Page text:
LOS ANGELES — About 2,000 people were ordered to evacuate in a rural part of Northern California's scenic wine region on Thursday as a fast-moving, wind-whipped wildfire grew to about 10,000 acres in just a few hours, authorities said.
It wasn't immediately known what caused the Kincade Fire in Sonoma County north of San Francisco, said the California Department of Forestry and Fire Protection, or Cal Fire. But in a regulatory filing with the state Public Utilities Commission, California's largest utility, Pacific Gas & Electric Corp., or PG&E, said it learned that a nearby transmission tower malfunctioned about seven minutes before the fire erupted on Wednesday night.
PG&E on Wednesday began shutting off power to almost a half-million people in an attempt to avoid wildfire disasters as humidity levels have dipped and winds have gusted up to 70 mph across the region.
Authorities ordered evacuations around the rural town of Geyserville and areas east of the community, including a casino, as the fire moved westward on Thursday.
No injuries had been reported. Authorities said at least two structures had been damaged, stressing that they couldn't confirm local news reports that as many as a dozen homes had been destroyed.
Authorities said the vegetation fire was reported at 9:27 p.m. Wednesday. In its state filing, PG&E said it learned of the tower failure at 9:20 p.m. A PG&E worker who went to inspect the scene at 7:30 on Thursday morning found that state fire personnel had taped off the transmission tower and was informed about a broken jumper on the tower, the company said.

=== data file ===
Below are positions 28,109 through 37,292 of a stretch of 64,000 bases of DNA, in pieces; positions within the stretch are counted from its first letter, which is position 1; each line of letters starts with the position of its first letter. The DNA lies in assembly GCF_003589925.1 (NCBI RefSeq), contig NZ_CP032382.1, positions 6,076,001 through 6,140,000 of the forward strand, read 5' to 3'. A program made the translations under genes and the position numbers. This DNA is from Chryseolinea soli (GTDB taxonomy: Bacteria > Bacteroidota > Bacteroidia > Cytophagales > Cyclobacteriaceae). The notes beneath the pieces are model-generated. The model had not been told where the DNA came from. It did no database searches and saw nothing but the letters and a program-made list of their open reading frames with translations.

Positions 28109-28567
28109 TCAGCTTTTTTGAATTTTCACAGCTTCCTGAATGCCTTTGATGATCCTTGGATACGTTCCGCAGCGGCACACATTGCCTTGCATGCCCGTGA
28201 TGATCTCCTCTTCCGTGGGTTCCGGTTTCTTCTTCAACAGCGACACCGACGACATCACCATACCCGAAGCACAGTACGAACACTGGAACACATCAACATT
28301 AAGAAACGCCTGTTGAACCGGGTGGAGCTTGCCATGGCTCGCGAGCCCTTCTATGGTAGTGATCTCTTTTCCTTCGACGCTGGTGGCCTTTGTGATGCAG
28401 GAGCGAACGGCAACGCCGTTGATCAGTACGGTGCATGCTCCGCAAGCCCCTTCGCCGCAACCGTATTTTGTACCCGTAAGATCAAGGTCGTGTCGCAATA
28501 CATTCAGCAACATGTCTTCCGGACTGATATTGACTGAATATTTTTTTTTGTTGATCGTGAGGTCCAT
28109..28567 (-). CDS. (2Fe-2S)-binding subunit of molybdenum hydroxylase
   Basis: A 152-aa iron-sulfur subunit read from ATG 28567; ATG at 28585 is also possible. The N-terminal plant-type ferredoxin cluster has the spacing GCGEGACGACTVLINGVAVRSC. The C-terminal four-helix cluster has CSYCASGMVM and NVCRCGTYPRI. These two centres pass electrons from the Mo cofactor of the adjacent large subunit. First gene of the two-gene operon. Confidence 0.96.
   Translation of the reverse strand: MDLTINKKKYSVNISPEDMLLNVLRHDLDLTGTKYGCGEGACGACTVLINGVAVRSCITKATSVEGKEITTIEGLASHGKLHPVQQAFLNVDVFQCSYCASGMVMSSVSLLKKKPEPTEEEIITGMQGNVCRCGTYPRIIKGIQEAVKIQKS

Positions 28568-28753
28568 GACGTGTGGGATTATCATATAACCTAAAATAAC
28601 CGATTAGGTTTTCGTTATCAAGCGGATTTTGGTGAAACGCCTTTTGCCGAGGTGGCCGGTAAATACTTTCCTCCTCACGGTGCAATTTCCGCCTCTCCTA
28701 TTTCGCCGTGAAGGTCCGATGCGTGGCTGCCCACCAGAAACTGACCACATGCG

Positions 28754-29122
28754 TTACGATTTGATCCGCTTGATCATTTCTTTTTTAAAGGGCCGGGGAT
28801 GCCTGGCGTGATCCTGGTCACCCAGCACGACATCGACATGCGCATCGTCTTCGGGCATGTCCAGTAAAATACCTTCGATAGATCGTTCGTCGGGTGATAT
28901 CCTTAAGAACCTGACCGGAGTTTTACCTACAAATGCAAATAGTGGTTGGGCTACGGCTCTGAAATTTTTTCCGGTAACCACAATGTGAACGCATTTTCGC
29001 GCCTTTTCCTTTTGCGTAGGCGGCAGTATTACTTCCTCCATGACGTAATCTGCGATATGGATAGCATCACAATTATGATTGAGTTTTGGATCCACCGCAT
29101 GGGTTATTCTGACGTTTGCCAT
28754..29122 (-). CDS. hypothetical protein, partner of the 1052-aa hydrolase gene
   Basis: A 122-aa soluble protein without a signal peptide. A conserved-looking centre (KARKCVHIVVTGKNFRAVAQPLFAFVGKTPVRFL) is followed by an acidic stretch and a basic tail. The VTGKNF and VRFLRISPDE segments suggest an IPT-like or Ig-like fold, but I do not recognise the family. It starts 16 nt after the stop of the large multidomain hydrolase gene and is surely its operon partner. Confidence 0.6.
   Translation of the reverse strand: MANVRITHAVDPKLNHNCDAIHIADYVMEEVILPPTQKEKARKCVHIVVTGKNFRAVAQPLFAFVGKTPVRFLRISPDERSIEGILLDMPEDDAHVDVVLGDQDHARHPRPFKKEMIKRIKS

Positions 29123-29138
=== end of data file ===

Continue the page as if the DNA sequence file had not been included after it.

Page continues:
A jumper is a short wire that sends power to parts of a transmission tower.
NBC Bay Area reported that records showed that PG&E didn't cut power to the area until 23 minutes after the fire was reported and that it was seven hours more before it shut down power to nearby communities.
At a news conference late Thursday afternoon, PG&E's chief executive, Bill Johnson, said those transmission lines remained active because the company's weather forecasts, particularly wind speeds, didn't call for it.
"We relied on the protocol and still at this point do not know exactly what happened," Johnson said. He said he didn't know why it took PG&E 10 hours to send a worker out to look at the tower.
The company began shutting off power to almost a half-million people in 15 northern counties on Wednesday to protect against wildfires as hot, dry winds whipped in from offshore.
The rolling blackouts ran from the Sierra Foothills in the northeastern part of the region to parts of the more heavily populated San Francisco Bay Area. The utility said more shutoffs could be in store over the weekend when the region is hit again by dangerously windy weather.
It's the second massive blackout by the utility over fire risk in two weeks. In the first shutoff, power was cut to about 2 million people across northern and central California. In recent years, authorities have blamed electrical equipment for causing several deadly and destructive fires.
"We understand the hardship caused by these shutoffs," PG&E Chief Executive Bill Johnson said Wednesday. "But we also understand the heartbreak and devastation caused by catastrophic wildfires."
In the southern part of the state, Southern California Edison began fire-safety blackouts for more than 65,000 people on Thursday, about a third of them in Los Angeles County, where the Tick Fire erupted on Thursday afternoon and grew to 3,700 acres by 5 p.m.
The fire, near Agua Dulce in northern Los Angeles County, was racing toward residential communities in Santa Clarita, about 15 miles southwest, authorities said.
Thousands of people also lost power in heavily populated San Bernardino County, where the Old Water Fire broke out in San Bernardino National Forest overnight. About 80 homes in north San Bernardino were under evacuation orders as the fire grew to about 105 acres on Thursday afternoon, authorities said.
The blackouts didn't affect the city of Los Angeles, which is served by a different power company.
Alex Johnson and Phil Helsel reported from Los Angeles. Daniel Arkin reported from New York.